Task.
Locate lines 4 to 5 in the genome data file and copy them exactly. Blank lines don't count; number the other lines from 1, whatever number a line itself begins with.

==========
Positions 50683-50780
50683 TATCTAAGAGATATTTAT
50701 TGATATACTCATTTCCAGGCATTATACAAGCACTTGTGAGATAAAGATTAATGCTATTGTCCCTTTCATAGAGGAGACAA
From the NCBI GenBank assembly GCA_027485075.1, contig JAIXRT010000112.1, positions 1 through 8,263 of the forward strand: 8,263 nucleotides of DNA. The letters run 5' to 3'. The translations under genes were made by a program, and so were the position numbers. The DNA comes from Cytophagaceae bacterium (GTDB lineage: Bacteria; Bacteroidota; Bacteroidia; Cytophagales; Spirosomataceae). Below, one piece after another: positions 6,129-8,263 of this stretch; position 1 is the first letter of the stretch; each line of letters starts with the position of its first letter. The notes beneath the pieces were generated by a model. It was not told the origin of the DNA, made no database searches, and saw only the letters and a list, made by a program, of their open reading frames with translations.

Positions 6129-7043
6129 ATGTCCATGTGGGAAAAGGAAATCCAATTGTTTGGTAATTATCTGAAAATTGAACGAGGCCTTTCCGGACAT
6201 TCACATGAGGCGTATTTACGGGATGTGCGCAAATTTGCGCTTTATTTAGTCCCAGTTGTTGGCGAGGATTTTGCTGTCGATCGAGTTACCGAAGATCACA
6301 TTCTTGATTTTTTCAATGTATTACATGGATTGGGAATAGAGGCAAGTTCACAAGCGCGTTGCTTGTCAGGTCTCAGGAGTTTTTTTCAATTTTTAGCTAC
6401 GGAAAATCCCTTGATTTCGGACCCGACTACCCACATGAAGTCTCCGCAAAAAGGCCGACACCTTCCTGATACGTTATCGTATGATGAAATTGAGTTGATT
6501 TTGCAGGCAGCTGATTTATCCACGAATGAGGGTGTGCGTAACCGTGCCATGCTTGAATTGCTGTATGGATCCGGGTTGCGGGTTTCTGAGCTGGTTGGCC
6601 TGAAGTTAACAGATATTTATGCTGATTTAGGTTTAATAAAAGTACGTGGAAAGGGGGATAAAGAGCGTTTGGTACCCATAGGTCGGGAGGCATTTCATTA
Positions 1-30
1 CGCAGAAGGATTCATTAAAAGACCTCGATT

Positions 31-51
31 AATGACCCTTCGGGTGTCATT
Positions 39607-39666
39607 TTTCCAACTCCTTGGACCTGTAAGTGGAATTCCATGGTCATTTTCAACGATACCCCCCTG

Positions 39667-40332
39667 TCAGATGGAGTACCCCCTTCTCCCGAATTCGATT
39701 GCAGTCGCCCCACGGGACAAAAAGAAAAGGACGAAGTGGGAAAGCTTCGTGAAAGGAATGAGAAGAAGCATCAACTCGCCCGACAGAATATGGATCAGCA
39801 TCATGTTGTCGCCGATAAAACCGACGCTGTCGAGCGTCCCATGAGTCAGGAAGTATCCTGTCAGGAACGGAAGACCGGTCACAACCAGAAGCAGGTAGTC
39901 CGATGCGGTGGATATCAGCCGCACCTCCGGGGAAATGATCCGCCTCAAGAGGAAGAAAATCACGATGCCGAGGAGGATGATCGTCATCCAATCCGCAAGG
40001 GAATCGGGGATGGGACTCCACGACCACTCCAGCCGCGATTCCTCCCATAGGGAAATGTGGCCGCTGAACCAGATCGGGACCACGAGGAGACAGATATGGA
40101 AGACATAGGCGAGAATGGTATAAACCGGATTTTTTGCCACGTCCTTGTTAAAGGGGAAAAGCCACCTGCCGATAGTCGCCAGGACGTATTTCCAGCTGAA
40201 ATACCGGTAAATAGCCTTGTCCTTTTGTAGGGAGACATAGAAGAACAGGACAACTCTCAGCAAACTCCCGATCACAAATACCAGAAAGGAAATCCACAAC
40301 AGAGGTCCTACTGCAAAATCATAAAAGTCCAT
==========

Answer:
From the NCBI GenBank assembly GCA_027485075.1, contig JAIXRT010000112.1, positions 1 through 8,263 of the forward strand: 8,263 nucleotides of DNA. The letters run 5' to 3'. The translations under genes were made by a program, and so were the position numbers. The DNA comes from Cytophagaceae bacterium (GTDB lineage: Bacteria; Bacteroidota; Bacteroidia; Cytophagales; Spirosomataceae). Below, one piece after another: positions 6,129-8,263 of this stretch; position 1 is the first letter of the stretch; each line of letters starts with the position of its first letter. The notes beneath the pieces were generated by a model. It was not told the origin of the DNA, made no database searches, and saw only the letters and a list, made by a program, of their open reading frames with translations.

Positions 6129-7043